16 April 2014
Politicians always rate poorly in surveys of trust and confidence. The perception is of subordinating public service to self interest, of putting reelection above the idealism that first motivated a career in politics. There is a tolerance for business being self-interested while doing work that promotes society as a whole, but not for politicians. The 2014 Edelman Trust barometer published in January indicated that public confidence in business was higher in 27 countries surveyed, than confidence in government. In the US the difference was as bad as it had ever been.
Australian state politics is seldom well regarded. Last year only 3% of Australians said that had “a lot of trust” in political parties. Yesterday, the gloss seemed to come off the New South Wales Premier. He came to power promising trustworthy government. In opposition he had been unceasing in his condemnation of corrupt practices of the State’s then Labor government. He championed the work of the Independent Commission against Corruption. But this week evidence he gave to ICAC was established as untrue. The Premier described it as a significant memory failure.
His immediate resignation in the face ICAC disclosing a note from him, thanking a business connection currently the subject of ICAC interest, for support and the gift of a $3000 bottle of wine, was described by the Australian Prime Minister as “utterly honourable.” “This is honour and integrity…the like of which we have rarely seen in Australian politics…”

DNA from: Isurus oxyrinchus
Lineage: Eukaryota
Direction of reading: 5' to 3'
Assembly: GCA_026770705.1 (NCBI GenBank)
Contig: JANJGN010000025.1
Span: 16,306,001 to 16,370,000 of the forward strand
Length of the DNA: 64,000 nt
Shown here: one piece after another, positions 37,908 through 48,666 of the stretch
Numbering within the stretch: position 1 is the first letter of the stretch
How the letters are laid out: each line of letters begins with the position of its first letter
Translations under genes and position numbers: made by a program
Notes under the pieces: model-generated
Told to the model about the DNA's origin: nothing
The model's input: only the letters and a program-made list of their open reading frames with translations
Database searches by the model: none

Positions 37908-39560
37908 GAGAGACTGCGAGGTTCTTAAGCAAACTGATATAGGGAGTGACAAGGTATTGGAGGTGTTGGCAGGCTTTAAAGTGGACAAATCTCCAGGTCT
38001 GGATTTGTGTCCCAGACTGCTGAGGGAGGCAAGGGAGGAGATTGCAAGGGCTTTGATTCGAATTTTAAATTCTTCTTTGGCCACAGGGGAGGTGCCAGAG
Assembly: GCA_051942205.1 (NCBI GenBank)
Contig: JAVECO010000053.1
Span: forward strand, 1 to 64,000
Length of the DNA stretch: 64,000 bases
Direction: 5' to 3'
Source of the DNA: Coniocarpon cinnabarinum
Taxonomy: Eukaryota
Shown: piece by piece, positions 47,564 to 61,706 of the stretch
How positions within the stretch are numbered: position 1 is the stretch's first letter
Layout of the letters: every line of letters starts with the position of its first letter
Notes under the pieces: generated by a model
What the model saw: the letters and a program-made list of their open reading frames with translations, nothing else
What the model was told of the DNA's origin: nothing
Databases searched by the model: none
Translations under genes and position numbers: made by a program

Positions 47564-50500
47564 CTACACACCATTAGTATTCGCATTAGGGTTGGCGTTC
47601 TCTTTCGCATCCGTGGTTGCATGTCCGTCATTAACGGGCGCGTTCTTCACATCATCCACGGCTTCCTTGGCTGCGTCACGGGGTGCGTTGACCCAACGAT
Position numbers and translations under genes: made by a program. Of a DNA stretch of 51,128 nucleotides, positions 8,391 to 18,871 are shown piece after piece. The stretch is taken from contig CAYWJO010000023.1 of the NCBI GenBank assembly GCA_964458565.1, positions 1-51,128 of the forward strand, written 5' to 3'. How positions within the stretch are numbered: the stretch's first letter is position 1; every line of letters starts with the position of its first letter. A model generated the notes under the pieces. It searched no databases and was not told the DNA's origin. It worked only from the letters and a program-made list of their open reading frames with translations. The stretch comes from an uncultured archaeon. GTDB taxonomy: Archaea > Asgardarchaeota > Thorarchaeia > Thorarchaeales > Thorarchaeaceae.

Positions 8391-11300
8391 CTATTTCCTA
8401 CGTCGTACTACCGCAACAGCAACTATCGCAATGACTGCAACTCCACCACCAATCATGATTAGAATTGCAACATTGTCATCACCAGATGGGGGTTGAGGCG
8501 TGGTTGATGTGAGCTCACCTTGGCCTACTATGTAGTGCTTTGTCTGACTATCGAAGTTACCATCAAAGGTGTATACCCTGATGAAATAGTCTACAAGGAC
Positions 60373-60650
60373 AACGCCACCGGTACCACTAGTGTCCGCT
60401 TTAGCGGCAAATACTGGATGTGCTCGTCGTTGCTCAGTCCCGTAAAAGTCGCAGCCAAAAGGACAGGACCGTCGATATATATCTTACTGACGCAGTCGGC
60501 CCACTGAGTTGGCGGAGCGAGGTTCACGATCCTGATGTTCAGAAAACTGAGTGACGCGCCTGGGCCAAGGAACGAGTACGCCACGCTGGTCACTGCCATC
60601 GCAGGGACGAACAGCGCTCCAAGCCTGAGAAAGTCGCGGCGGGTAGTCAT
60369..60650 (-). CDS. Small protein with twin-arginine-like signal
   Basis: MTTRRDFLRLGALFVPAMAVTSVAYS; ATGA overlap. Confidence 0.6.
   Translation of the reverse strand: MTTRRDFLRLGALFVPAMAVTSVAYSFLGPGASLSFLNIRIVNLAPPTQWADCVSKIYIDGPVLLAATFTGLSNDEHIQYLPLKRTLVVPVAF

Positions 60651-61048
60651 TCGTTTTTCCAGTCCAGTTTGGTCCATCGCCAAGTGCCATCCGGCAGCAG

The Prime Minister spoke of his “enormous respect and admiration” for the Premier although the incident seems to have taken media attention away from the announcement of government support for the construction of a second Sydney airport
The Premier claimed that he had innocently and inadvertently misled ICAC, that he had no recollection of receiving the wine or of writing the thank you note. He had no intention to deceive. Bob Carr, a former NSW Premier has described “a debauched ethos of mate ship” among the State’s politicians.
The New Zealand Readers Digest 2013 survey of trust in 50 occupations ranked politicians in 46th place, ahead only of sex workers, car salesmen, door to door salespeople and telemarketers.